Susan R. Madsen: Where does Utah rank on 2022’s ‘Best & Worst States for Working Moms’?

It was a relief to see a survey in which Utah wasn’t ranked the worst for working women.

Susan R. Madsen

When it comes to rankings with women and Utah, I brace myself for the worst. Literally, we often rank worst when it comes to women and equality.

I published an extensive report in late 2021 on “Women’s Equality in Utah: Wy Utah Is Ranked as the Worst State, and What Can Be Done.” So I was delighted to check out WalletHub’s ranking for “Best & Worst States for Working Mom’s” and find us right in the middle of the pack at 24 of 51 states and Washington, D.C. Of 100 points possible, Massachusetts ranks at the top with 62.99, Louisiana is the worst at 27.38, and Utah came in at 45.77 for our 24th ranking.

Basically, WalletHub grouped their findings into three main categories (childcare, professional development and work-life balance) with 17 key indicators that were each weighted differently. I was able to get more in-depth data from WalletHub than was published in their recent report.

Let me share what I found.


Utah ranks 24th for the “Child Care” category, which is worth 40 of the 100 points. I have not included the actual points for each, but instead their rankings (1=Best State; 51=Worst State).

  • Day-Care Quality: 15

  • Child-Care Costs: 16

  • Pediatricians per Capita: 49

  • School-System Quality: 16

  • Share of Nationally Accredited Child Care Centers: 21

  • Number of Childcare Workers per Total Number of Children: 39

Although we rank in the middle on this issue, childcare is a major challenge in every state and continues to be a struggle here in Utah (see “The Complex Childcare Landscape: Public Policy Solutions for Utah”). And while our childcare may rank as affordable, it still prices out many families. It is nice to see that our day-cares and school systems rank in the top third.

Professional Opportunities

Utah ranks 47th in “Professional Opportunities” (30 points). This category is the sum of the following eight key indicators, which vary widely. We have a lot of work to do on many of these.

  • Gender Pay Gap: 51

  • Ratio of Female Executives to Male Executives: 51

  • Median Women’s Salary: 42

  • Share of Working Women Living with Economic Security: 30

  • Share of Families in Poverty: 7

  • Female Unemployment Rate: 1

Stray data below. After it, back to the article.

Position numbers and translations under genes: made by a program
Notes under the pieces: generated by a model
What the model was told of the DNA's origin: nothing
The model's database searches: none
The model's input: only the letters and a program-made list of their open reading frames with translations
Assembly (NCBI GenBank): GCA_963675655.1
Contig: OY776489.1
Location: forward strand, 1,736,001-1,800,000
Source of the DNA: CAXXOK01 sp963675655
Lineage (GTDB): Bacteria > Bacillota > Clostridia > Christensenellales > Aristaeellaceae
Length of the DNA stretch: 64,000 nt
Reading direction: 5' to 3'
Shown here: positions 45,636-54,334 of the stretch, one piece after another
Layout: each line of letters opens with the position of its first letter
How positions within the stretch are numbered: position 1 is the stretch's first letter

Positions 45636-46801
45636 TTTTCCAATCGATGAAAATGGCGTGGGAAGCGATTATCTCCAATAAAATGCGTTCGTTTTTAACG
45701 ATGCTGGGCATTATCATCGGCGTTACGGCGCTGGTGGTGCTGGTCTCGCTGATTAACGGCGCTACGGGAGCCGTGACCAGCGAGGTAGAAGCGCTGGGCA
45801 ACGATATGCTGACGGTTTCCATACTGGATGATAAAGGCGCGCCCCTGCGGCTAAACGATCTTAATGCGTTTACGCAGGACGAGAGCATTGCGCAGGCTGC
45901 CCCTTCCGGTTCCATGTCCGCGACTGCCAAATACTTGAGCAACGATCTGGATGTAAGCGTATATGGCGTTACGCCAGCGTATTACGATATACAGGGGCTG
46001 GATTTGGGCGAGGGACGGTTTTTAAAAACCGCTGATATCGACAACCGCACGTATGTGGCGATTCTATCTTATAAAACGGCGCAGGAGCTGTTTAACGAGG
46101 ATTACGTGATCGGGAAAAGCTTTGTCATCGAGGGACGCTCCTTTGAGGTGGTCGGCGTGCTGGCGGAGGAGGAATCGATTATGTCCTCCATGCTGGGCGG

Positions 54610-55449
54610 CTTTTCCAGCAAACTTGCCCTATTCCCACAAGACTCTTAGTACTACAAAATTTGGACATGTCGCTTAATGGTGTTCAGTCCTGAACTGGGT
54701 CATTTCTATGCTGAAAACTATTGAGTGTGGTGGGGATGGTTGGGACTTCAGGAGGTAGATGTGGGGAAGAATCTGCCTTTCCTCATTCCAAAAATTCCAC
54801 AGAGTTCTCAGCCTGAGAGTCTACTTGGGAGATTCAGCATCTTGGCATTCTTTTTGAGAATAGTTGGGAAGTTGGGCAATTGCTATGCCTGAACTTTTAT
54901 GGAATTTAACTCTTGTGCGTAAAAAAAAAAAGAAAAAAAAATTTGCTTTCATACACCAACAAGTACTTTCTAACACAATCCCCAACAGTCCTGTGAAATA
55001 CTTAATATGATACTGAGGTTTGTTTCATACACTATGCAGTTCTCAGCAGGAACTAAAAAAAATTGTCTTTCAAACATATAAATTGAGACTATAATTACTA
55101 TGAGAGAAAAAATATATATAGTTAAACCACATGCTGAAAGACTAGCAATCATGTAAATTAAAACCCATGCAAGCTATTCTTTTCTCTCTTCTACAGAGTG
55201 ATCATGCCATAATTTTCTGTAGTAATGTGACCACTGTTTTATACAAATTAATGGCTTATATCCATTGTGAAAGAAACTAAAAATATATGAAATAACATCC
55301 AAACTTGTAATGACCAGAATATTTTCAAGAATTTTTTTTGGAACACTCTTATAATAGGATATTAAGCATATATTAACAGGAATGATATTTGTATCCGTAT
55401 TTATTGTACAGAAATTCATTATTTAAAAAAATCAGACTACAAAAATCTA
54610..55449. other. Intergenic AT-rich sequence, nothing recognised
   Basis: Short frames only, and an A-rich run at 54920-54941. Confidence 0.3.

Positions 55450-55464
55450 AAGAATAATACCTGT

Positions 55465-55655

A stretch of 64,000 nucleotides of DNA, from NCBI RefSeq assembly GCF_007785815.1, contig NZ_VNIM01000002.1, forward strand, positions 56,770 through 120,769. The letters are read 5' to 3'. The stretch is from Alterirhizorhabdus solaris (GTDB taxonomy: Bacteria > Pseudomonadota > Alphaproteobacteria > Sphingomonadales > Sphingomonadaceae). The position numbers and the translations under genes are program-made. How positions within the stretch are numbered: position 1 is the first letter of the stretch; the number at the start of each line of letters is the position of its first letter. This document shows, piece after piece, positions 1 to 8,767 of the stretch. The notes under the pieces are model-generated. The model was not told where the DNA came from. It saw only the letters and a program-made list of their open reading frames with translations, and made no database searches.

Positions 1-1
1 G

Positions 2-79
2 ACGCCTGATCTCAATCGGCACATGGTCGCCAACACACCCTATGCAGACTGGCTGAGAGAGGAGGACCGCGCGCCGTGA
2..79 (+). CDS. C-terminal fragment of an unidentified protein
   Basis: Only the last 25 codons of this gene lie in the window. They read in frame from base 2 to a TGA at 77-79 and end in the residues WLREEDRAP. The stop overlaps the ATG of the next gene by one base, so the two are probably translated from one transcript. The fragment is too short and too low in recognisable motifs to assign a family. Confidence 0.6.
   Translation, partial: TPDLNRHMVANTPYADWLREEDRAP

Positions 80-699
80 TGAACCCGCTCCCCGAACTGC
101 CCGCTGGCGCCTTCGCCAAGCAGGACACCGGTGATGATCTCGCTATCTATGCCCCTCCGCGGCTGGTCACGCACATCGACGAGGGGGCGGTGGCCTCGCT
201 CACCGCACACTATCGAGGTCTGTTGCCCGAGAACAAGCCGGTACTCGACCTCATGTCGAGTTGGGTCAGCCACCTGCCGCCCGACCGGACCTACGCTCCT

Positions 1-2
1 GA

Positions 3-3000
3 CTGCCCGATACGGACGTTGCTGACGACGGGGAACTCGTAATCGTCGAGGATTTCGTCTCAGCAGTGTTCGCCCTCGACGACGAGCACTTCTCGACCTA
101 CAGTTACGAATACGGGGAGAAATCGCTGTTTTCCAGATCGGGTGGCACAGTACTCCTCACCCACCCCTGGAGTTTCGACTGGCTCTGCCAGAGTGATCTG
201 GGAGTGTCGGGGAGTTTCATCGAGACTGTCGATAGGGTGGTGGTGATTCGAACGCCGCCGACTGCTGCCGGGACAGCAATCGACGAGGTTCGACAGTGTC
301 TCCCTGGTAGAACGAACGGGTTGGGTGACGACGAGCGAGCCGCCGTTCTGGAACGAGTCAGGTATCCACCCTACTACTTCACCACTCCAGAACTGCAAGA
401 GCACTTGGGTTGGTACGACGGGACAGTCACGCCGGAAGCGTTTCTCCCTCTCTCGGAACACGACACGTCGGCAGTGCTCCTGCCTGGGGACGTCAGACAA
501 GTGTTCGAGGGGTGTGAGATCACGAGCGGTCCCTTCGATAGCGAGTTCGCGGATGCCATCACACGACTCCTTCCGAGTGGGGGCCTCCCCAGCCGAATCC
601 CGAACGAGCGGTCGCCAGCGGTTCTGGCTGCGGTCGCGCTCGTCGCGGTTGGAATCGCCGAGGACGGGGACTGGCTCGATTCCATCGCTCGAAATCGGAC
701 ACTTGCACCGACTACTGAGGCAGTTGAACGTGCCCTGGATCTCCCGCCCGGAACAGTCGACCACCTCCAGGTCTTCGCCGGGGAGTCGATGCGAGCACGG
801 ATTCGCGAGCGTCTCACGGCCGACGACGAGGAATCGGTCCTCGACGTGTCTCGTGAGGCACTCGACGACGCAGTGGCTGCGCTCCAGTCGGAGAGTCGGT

• Gender-Representation Gap in Different Economic Sectors: 51

  • WalletHub “Best States for Working from Home” Ranking: 3

This section is filled with extremes, from number one in female unemployment to dead last in gender pay gap. Typically, Wyoming is always worse than we are, but looks like with the data they utilized, that Utah has the largest gap in pay between men and women. I am not surprised by the other rankings either as we have studied some of these indicators in other ways for years. We are doing well in some, but still lots of work to be done on the gender front.

Work-Life Balance

And finally, Utah ranks 12th on the “Work-Life Balance” category (30 points), which includes the following three key indicators:

  • Parental-Leave Policy Score: 43

  • Average Length of a Woman’s Work Week (in Hours): 1

  • Women’s Average Commute Time (in Minutes): 10

The reason we are first with the average length of a woman’ work week is that more women in Utah work part-time compared with women nationally. Of course, women have more children in Utah and do more unpaid care work as well. But smaller commutes and shorter work weeks are benefits worth noting and do promote a better balance between home and work.

Overall, this is just a quick snapshot of some indicators that help us better understand the status of women in Utah — and it is a relief not to be last in terms of the “Best & Worst States for Working Moms.” I am grateful for the progress we have made and look forward to rising up the ranks.

Susan R. Madsen

Susan R. Madsen, Ed.D., is the Inaugural Karen Haight Huntsman Endowed Professor of Leadership and director of the Utah Women & Leadership Project, Jon M. Huntsman School of Business, Utah State University